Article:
|Publication number||US20090004975 A1|
|Application number||US 11/979,084|
|Publication date||Jan 1, 2009|
|Filing date||Oct 30, 2007|
|Priority date||Jul 7, 2003|
|Also published as||US7336931, US7920832, US20070109028|
|Publication number||11979084, 979084, US 2009/0004975 A1, US 2009/004975 A1, US 20090004975 A1, US 20090004975A1, US 2009004975 A1, US 2009004975A1, US-A1-20090004975, US-A1-2009004975, US2009/0004975A1, US2009/004975A1, US20090004975 A1, US20090004975A1, US2009004975 A1, US2009004975A1|
|Original Assignee||Interuniversitair Microelektronica Centrum (Imec)|
|Export Citation||BiBTeX, EndNote, RefMan|
|Classifications (12), Legal Events (3)|
|External Links: USPTO, USPTO Assignment, Espacenet|
The present patent application claims priority under 35 U.S.C. § 119 to European Patent Application No. EP 03447180.5 filed on Jul. 7, 2003. The full disclosure of European Patent Application No. EP 03447180.5 is incorporated herein by reference.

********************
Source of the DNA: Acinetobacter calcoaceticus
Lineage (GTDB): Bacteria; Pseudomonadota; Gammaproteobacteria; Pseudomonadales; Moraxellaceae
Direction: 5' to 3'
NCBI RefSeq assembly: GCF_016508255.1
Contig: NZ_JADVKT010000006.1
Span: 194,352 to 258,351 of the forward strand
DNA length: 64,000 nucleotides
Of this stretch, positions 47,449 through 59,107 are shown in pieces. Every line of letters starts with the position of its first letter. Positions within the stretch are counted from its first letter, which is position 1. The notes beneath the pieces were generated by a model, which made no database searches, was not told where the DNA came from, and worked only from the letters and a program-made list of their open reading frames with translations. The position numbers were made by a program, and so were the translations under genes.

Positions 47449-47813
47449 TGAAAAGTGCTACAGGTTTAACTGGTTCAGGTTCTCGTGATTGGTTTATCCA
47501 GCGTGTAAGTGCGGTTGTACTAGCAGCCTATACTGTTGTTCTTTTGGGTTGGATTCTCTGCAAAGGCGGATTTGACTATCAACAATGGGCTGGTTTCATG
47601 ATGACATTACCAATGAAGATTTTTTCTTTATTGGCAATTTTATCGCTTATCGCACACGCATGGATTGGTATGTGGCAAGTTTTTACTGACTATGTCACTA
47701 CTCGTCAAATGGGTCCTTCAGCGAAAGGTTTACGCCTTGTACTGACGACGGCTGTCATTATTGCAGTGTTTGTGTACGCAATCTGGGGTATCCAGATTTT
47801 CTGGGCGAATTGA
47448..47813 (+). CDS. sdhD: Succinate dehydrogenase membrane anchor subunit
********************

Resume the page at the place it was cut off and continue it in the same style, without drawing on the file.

The present invention relates to an electrical device comprising analog conversion circuitry for converting signals from a first frequency range to a second frequency range, in particular an analog transmit and/or receiver device, such as for example a direct upconversion transmitter. The invention further relates to a method for deriving characteristics of such a device and precompensating an input signal of such a device.